History of a Quinceanera
- Participants' evaluation and introduction.
- Music selection advisory.
- Image consulting for the Quinceañera, dance companions and parents.
- Glamour, etiquette, and body expression classes.
- Dance choreographies (Four choreographies are maximum).
- 10 rehearsals at Highlight Concepts facility.
- Prepare in detail the party program.
The transition from childhood to womanhood is an important event in almost any culture. Hispanics, however, mark this memorable occasion with the celebration of a Quinceanera or Sweet 15. The Quinceanera tradition is believed to have started many years ago when the Spanish conquerors brought the tradition to Mexico and others say the tradition originated with the Aztecs. Regardless, a Quinceanera celebration is a Hispanic tradition associated with Mexican, central and South American cultures. Through the different ceremonies that take place today, the young Quinceanera is formally introduced to society and it is a day to give thanks for having reached this age.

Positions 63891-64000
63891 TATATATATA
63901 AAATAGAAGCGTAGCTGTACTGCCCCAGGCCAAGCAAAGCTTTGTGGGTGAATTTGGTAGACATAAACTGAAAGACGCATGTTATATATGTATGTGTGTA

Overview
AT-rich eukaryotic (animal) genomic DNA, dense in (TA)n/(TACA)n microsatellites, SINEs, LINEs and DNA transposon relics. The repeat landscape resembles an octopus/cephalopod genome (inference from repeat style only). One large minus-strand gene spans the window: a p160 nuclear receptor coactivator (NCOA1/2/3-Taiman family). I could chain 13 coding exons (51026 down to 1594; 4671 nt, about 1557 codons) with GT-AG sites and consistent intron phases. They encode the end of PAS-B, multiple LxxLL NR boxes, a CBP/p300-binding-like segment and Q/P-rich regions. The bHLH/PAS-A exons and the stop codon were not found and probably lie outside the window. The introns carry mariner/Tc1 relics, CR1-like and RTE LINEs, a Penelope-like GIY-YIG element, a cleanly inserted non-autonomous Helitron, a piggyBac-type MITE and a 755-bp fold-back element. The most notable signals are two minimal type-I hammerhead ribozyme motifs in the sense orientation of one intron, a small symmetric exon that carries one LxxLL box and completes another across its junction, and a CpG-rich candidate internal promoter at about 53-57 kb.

The coordination of the entire Quinceanera event is a teamwork effort of family, friends and relatives. Very strong family ties come into play. It is customary that all these family, friends, and relatives will volunteer to be padrinos or sponsors. Each sponsor takes financial and/or moral responsibility over what they have been assigned including the cake, invitations, doll, bible, rosary, etc.
It is customary that the Quinceanera will wear a ball gown usually with a petticoat or crinoline underneath to make the dress look extra puffy, and a crown or tiara along with her gloves. In the United States, the dress is most commonly of white color, while in other countries such as Mexico it is very common to see the Quinceanera wear a pastel color dress or even red, royal blue, or burgundy.